NEW YORK -- Being passed over for a key Tony Award nomination often prompts a swift closing notice for commercially challenged productions on Broadway. But The Testament of Mary is pulling the plug just two weeks into its run even though it was named as one of four contenders for best play in Tuesday morning's nominations announcement.
An emotionally harrowing monologue by Irish writer Colm Toibin, the play stars Fiona Shaw as the mother of Jesus, reflecting with self-doubt, skepticism, anger and sorrow over her son's crucifixion, the events leading up to it and those that followed. The production is directed by Shaw's frequent collaborator Deborah Warner.
Originally scheduled to run through June 16 at the Walter Kerr Theatre, it will now close on May 5 after 27 previews and 16 regular performances.
In addition to Best Play, Testament was nominated for Tony Awards for lighting and sound design. However, the failure to secure nods for either Shaw or Warner was a fatal blow to a production that already had been struggling at the box office. Last week was the first in which grosses broke the $200,000 mark, registering houses at 76 percent capacity. Clearly, the producing team reasoned that without a crucial Tony nod for their star, business was unlikely to build.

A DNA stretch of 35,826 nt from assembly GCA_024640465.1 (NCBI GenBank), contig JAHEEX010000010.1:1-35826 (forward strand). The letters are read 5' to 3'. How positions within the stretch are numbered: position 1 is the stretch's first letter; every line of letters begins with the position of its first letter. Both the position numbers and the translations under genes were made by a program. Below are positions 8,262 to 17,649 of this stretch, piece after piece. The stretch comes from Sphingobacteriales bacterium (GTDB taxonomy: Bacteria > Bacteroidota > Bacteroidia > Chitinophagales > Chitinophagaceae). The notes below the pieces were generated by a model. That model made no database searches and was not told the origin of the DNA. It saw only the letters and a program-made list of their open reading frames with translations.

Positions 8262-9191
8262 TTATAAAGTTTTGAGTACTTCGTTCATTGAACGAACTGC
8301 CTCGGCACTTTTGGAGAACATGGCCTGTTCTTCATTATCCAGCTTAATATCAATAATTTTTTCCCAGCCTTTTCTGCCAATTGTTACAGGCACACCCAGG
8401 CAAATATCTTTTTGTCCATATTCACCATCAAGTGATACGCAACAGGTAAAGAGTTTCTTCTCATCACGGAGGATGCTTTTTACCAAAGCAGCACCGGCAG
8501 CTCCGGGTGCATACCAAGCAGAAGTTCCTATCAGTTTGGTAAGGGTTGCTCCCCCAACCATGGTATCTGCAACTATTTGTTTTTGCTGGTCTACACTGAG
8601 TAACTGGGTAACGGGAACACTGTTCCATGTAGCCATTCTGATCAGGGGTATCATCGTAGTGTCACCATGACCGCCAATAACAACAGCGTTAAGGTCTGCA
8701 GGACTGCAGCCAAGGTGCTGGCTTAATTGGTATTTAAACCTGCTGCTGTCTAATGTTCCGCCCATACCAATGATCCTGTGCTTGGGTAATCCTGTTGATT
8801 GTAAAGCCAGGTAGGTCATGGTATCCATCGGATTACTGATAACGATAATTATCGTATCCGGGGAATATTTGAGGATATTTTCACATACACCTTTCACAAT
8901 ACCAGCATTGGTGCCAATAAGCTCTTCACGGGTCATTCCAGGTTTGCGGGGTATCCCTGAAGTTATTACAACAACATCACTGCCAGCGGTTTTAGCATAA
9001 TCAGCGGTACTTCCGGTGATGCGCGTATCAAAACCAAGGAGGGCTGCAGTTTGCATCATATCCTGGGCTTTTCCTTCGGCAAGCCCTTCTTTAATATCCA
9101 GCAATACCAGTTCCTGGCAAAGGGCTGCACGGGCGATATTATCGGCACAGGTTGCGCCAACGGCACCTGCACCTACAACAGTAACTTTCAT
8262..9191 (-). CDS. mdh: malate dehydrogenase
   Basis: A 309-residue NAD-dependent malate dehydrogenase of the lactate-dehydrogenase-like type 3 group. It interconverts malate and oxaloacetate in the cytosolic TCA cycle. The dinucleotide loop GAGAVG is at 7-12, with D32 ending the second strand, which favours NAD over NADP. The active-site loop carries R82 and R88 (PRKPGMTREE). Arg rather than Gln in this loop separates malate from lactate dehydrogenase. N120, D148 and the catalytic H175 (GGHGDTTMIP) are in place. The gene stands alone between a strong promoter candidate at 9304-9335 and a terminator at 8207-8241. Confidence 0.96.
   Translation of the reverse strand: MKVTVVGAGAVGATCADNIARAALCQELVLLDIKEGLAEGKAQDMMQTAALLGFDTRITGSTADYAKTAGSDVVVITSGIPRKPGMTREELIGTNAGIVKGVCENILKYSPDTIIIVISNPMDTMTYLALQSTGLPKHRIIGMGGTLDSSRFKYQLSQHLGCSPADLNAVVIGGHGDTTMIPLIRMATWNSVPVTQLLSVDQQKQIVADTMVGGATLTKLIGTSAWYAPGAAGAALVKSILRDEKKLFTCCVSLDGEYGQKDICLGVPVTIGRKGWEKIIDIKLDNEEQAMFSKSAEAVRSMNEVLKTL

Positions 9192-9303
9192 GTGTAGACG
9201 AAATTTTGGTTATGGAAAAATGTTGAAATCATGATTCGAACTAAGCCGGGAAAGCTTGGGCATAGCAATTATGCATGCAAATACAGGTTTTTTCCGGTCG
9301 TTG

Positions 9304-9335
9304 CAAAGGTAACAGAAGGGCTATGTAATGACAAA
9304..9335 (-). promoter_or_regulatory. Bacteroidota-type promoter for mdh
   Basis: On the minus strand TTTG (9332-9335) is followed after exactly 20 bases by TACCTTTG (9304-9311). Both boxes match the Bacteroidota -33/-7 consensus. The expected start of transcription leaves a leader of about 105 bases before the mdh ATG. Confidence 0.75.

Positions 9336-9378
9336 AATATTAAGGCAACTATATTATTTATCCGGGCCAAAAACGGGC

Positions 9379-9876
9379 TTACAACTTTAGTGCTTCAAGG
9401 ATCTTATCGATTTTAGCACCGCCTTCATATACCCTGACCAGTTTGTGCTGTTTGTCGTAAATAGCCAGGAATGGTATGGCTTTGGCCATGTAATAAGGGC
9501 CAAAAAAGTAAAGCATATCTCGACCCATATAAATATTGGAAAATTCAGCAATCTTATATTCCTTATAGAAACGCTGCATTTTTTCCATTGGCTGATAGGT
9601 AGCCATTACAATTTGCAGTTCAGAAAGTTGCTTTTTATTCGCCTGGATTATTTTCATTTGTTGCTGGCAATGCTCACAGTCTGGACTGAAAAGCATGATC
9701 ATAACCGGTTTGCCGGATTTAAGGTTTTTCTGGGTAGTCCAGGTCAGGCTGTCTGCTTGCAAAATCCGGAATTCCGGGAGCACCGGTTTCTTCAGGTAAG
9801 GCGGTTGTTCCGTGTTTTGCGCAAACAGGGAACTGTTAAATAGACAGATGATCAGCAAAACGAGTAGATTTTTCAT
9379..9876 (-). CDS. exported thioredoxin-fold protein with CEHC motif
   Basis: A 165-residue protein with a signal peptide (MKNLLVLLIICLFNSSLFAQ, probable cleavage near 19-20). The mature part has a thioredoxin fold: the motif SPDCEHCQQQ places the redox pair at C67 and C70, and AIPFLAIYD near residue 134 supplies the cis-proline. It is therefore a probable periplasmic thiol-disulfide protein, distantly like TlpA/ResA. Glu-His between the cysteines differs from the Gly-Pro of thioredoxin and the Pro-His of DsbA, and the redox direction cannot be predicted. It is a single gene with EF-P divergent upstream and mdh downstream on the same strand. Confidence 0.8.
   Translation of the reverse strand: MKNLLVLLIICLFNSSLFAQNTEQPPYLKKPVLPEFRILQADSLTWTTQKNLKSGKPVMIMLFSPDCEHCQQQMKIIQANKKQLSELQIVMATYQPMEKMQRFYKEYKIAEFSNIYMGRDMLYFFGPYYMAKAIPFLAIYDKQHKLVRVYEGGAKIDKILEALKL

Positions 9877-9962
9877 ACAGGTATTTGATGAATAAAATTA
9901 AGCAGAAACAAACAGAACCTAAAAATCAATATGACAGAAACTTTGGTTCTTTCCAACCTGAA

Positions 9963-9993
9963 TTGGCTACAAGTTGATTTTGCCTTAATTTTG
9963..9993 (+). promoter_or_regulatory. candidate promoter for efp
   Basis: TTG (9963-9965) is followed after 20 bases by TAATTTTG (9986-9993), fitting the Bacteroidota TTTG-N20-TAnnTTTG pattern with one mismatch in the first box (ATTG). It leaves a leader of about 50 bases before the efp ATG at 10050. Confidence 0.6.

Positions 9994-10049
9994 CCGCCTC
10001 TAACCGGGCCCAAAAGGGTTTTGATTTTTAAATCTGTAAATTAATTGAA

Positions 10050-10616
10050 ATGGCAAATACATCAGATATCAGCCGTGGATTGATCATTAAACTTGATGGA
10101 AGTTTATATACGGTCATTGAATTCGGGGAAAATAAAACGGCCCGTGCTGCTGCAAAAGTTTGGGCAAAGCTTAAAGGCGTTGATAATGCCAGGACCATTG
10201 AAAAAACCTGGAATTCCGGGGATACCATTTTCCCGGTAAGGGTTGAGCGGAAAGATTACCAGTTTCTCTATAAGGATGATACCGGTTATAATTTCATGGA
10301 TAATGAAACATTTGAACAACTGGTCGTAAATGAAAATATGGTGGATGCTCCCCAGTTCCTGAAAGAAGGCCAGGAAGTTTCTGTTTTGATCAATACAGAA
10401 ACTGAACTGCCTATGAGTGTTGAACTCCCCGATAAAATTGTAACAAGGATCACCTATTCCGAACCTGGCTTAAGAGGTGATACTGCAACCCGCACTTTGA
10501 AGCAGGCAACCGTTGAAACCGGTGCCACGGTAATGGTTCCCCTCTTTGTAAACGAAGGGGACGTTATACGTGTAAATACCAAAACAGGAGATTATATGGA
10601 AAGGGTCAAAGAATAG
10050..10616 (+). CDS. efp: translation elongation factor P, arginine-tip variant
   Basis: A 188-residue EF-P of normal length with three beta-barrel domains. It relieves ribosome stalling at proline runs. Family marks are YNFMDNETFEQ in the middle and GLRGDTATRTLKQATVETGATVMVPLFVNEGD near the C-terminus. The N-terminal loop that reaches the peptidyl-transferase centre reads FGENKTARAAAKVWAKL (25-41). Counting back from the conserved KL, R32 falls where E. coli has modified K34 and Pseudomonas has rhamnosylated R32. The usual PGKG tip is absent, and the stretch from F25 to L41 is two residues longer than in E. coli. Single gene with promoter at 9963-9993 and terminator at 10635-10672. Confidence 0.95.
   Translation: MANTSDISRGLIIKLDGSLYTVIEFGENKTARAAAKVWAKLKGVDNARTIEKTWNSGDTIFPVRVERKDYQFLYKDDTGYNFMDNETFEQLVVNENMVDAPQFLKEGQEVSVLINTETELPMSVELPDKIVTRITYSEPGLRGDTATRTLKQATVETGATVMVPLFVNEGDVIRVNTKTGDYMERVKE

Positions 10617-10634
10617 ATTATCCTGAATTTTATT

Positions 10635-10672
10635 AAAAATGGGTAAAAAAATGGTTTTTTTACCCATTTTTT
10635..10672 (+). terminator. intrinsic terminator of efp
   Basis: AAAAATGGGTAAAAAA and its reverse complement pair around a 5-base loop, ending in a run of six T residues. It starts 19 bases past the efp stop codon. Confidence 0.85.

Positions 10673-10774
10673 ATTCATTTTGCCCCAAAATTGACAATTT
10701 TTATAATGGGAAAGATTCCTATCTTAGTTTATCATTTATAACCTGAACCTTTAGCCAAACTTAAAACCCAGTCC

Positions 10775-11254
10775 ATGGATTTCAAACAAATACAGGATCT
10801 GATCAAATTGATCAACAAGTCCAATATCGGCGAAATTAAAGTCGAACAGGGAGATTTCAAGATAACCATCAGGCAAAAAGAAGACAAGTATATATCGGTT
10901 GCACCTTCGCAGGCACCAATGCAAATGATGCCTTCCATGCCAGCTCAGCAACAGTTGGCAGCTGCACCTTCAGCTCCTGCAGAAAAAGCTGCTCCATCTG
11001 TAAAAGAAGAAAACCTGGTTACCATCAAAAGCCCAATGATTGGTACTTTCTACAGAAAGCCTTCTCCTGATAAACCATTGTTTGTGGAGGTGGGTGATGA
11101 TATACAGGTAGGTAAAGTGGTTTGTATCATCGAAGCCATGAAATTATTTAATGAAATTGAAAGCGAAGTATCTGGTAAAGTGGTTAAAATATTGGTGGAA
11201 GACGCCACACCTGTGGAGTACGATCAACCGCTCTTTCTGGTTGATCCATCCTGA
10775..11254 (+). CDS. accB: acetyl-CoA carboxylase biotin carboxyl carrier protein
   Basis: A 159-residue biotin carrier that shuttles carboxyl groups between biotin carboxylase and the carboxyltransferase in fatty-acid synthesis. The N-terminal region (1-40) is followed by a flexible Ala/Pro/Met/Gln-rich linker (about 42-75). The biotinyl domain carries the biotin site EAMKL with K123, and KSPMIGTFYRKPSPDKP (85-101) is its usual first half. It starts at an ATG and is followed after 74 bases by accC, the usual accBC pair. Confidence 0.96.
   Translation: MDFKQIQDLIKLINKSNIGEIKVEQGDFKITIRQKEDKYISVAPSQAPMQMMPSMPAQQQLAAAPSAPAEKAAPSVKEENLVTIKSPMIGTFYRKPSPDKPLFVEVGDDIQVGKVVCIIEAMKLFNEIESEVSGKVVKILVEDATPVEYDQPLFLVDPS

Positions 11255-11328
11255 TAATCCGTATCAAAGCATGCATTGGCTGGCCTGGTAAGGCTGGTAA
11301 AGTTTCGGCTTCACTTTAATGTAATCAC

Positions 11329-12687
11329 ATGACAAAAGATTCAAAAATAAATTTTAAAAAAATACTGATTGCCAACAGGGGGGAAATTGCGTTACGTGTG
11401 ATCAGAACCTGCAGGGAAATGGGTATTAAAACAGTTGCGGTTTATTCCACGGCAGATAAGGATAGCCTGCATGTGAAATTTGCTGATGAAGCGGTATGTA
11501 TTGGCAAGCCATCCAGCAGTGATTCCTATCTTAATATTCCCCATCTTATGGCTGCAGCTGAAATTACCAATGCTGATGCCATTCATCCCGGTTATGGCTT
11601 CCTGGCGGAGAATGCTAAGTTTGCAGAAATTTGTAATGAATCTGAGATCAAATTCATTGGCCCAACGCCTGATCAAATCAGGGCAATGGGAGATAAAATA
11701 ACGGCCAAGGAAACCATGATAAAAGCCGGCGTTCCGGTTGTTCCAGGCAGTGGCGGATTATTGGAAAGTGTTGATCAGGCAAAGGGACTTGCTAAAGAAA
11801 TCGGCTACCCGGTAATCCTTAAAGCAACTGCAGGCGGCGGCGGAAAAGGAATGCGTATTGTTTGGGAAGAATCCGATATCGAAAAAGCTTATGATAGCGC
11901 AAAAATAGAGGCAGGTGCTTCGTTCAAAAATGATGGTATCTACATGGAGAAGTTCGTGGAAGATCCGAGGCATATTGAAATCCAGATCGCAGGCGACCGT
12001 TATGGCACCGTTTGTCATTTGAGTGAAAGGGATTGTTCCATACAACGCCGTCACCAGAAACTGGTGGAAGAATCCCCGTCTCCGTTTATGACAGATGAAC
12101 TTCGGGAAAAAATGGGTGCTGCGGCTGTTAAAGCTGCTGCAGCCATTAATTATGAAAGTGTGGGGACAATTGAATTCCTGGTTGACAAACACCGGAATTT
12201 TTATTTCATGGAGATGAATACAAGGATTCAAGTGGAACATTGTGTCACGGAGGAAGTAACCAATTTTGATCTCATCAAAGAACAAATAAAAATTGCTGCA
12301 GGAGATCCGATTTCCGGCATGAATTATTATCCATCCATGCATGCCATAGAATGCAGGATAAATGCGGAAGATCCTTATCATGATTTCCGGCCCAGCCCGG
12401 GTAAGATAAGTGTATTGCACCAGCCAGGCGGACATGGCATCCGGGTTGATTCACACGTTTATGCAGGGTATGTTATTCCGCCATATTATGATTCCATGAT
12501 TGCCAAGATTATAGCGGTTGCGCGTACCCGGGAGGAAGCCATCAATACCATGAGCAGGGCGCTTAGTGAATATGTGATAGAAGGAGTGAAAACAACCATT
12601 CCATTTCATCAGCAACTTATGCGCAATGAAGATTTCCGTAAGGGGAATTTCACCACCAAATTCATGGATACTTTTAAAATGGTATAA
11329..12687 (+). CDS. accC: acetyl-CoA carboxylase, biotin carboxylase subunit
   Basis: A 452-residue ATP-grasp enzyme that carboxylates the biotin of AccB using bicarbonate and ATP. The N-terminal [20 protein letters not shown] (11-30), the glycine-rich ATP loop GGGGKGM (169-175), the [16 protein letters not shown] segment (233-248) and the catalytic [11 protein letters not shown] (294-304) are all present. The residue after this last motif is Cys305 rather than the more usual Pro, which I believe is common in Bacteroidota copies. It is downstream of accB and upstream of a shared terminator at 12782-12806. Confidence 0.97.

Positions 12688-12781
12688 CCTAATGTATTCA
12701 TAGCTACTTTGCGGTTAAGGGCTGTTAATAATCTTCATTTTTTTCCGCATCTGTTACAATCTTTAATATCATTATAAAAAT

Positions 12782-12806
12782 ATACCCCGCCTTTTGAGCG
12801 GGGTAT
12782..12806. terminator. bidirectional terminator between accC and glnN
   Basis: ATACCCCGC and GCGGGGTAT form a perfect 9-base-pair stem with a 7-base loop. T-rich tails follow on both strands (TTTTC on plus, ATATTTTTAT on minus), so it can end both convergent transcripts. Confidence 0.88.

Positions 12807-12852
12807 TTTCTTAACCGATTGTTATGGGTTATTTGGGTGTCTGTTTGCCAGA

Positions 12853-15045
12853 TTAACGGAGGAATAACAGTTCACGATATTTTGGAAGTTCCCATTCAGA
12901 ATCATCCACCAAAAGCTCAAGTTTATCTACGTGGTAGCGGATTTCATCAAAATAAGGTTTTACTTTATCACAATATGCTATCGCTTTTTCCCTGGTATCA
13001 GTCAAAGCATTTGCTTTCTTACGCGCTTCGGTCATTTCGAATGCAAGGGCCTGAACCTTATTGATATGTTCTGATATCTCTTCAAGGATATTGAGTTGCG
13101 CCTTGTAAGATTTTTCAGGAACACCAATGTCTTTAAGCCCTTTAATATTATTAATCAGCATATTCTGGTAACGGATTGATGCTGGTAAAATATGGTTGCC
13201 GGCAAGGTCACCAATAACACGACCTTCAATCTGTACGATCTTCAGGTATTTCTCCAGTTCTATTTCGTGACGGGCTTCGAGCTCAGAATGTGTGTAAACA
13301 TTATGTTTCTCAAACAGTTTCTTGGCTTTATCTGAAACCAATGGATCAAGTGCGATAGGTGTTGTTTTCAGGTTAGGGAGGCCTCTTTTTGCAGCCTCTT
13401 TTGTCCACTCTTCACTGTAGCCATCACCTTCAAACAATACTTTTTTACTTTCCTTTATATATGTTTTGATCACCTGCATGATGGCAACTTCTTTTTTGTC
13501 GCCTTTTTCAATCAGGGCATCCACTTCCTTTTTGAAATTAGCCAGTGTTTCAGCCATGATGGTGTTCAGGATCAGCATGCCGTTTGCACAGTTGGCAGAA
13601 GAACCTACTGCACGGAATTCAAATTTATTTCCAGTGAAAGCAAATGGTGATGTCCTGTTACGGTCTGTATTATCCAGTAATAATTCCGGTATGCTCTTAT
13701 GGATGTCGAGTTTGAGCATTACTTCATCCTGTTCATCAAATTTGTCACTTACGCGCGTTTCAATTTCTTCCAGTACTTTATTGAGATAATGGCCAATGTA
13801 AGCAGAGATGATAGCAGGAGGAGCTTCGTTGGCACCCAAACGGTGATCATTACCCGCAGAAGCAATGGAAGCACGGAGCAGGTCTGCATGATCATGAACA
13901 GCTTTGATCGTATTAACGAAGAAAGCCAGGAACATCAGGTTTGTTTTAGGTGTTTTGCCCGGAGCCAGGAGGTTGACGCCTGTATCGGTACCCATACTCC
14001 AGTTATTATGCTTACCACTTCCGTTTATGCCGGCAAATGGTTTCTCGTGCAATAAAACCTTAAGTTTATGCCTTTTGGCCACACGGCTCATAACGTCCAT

Toibin's novella based on the same material was published late last year, generating ecstatic reviews for its audacious humanization of one of the most beloved figures in religious iconography. His theatrical version drew mostly positive reviews, though not the kind of unanimous raves required to sell such a challenging drama at a point of the Broadway season stacked with back-to-back openings.
The show represents a rare miss on Broadway for lead producer Scott Rudin, whose recent successes have included The Book of Mormon, the Mike Nichols revival of Death of a Salesman, and August Wilson's Fences, starring Denzel Washington and Viola Davis.
Shaw was one of a handful of high-profile Tony shutouts on Tuesday from the best actress in a play race, arguably the most competitive field of this year's awards contenders. Also among surprise exclusions were Bette Midler in I'll Eat You Last: A Chat With Sue Mengers, and Jessica Hecht in The Assembled Parties. Less unexpectedly, several starry names including Jessica Chastain in The Heiress, Katie Holmes in Dead Accounts and Scarlett Johansson in Cat on a Hot Tin Roof also were overlooked by the Tony nominating committee.